To be clear--both models are bad. A canned lesson created by someone who has never even met the students and is delivered by someone who makes no attempt to meet the students where they are is bad teaching. A teacher who just kind of follows her muse wherever it may lead on the taxpayers' dime is irresponsible.
The answer lies somewhere in the middle (and probably not exactly in the same place for every school). It is both useful and helpful to provide the teacher with something, some guidance, some pathway, some sort of direction about what is expected of them in planning their lessons and laying out the road ahead. Simply dumping a teacher into a classroom and saying, "There you go-- good luck teaching them whatever" is not how you set people up for success. This is how many districts end up with a textbook-dictated curriculum--teachers resort to just opening the book and start heading through it, page by page.
And Pondiscio and Schurz are correct to hint that more autonomy equals more work on things other than analyzing student work, providing feedback and other important work that may vary by grade level and subject matter (as a high school English teacher, I spent so many hours rereading the novels I taught as well as reading about them; my wife the elementary teacher has no such issue, but the sheer volume of lesson planning she has to do boggles my mind).
Somewhere in the midst of this continuum is the sweet spot, and I think the sweet spot is this. If you are doing your job, then when you use created materials and pre-developed lesson plans, you still go through the process of fitting that to your particular class, adapting it to student interests and needs. If during the adaptation process you conclude that it would be less work to just design your own damn lesson, then you have sailed past the sweet spot. Good teaching materials make it easier to do your job.
There's a whole other conversation to be had about lesson planning as a paperwork exercise that exists to "prove" to the office that you're doing your job or to add to some district analysis of which standards the district is covering or to feed some admin's dream that if he has all your lesson plans on file he can replace you easily. Generally, lesson plans that are for the use of someone other than the actual teacher are a waste of teacher time.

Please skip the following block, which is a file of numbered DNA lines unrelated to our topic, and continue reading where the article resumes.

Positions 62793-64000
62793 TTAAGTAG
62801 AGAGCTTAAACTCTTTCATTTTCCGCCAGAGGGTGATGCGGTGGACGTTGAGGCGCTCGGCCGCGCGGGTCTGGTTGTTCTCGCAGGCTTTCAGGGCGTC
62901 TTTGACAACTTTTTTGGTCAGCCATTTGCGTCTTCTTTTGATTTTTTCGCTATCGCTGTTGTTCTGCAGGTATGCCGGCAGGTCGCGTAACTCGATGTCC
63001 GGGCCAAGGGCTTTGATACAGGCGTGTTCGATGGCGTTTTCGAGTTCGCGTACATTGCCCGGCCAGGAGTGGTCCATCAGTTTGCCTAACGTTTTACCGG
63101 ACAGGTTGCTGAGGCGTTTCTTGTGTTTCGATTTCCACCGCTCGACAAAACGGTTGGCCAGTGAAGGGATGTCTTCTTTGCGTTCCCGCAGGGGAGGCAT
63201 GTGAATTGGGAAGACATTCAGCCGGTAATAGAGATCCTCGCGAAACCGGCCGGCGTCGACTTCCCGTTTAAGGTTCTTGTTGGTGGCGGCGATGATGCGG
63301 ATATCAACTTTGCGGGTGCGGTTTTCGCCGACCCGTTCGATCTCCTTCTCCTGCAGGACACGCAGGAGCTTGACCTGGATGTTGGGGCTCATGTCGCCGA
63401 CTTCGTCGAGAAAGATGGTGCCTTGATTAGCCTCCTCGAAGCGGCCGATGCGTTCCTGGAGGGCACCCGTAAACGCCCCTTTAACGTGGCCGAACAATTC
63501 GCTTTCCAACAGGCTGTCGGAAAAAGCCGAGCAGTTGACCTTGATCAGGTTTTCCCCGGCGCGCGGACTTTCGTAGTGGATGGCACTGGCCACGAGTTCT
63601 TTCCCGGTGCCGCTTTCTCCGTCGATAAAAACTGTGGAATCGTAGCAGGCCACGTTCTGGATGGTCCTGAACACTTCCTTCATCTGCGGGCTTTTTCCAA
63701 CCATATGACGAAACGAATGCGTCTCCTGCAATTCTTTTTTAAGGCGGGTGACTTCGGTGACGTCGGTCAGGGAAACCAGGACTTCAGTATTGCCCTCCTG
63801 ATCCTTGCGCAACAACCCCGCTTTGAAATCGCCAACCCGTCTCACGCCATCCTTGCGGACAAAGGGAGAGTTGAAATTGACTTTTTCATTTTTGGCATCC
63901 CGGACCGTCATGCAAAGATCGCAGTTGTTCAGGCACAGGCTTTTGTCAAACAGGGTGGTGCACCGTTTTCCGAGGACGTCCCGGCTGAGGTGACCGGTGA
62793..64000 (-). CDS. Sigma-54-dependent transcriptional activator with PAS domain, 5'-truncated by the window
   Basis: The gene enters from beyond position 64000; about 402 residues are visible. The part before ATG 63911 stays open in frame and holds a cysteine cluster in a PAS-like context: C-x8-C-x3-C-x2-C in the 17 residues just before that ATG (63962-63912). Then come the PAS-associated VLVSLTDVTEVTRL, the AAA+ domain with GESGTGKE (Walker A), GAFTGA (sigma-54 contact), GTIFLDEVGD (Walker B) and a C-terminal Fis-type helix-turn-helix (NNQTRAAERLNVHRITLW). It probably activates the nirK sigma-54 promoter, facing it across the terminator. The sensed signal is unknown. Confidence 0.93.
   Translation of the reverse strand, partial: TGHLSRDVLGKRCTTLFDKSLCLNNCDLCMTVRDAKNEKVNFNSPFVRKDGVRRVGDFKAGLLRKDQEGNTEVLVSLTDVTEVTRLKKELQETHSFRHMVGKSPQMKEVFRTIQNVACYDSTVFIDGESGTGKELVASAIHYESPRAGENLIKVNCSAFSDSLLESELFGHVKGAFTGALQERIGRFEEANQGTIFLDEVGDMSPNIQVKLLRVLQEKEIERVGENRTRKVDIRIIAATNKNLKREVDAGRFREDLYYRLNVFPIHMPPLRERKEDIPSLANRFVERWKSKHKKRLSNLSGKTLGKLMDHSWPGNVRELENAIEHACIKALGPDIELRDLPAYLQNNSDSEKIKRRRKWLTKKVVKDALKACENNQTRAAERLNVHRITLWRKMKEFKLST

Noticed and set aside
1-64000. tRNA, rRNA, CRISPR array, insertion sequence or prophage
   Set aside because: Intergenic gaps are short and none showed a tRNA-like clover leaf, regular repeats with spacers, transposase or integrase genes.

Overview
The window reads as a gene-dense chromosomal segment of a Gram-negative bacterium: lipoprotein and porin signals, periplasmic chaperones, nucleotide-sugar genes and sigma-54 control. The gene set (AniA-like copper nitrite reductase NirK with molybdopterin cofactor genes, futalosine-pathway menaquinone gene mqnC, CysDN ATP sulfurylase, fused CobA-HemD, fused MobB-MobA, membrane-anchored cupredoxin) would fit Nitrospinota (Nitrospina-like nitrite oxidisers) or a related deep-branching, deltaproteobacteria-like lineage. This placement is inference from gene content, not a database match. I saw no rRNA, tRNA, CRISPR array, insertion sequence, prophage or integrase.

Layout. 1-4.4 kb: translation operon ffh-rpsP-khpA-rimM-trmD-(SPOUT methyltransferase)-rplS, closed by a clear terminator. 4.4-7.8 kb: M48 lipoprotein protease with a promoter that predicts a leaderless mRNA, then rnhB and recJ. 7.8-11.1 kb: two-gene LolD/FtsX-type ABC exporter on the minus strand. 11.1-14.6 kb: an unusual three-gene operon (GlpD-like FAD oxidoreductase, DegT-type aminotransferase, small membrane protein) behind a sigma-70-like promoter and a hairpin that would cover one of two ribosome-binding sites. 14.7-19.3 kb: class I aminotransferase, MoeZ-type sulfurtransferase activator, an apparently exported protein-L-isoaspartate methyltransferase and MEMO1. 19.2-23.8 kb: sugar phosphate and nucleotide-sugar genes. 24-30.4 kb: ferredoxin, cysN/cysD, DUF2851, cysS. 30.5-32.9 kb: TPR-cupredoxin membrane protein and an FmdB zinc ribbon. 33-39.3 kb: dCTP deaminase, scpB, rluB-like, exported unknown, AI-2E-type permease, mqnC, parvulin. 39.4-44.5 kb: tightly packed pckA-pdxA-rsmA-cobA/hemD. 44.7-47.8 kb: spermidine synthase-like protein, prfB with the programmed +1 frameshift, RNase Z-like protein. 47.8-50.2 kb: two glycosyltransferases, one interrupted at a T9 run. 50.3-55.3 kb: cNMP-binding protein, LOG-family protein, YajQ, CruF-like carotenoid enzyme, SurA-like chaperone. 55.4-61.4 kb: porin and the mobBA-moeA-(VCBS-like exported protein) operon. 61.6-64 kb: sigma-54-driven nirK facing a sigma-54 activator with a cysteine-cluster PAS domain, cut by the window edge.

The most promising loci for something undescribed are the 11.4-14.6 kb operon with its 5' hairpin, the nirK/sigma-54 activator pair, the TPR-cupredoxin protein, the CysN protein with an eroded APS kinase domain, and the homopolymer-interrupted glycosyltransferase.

And there's also a shift in all of this that occurs over time. Throughout my career, my year to year goal was to add one or two more balls to my juggling act while building a bigger and bigger foundation on which to build everything else. You get better at this stuff, the longer you keep at it, and you have to build less and less from scratch (however, if you just pull out last year's materials and walk through it without question or revision, you're no better than the teacher reading from the canned script).
You learn how to reduce your own extraneous workload. Still. The last few years of my career, I carried a lot of frustration because administration was adding extra workload faster than I could trim. The pandemic and its various side effects amped that up big time. That amping includes both the additional responsibilities tossed on teachers ("Why don't you go ahead and teach all your classes live and on line?") and in the loss of time to get stuff done. I talked to former colleagues who lost their clerical work period to cover someone else's absences every single day for a year. This year, I have lost track of how many specials (art, music, phys ed) my children have lost because the teacher was pulled to cover an absence.
If you want to piss off an administrator, in one of those Here's Your New Responsibility meetings, raise your hand and ask, "What would you like me to stop doing so I have time to do this?" The question needs to be answered, but it never is.In his 2016 book Leadership for Teacher Learning, Dylan Wiliam observes that when teachers are asked to identify something that they will stop doing or do less of to create time and space for them to explore improvements to their teaching, they fail miserably. “They go through the list of their current tasks and duties and conclude that there is nothing they can stop doing or do less of because everything that they are doing contributes to student learning,” he writes. “In my experience, it is hardly ever the case that teachers are doing things that are unproductive. This is why leadership in education is so challenging. The essence of effective leadership is stopping people from doing good things to give them time to do even better things.”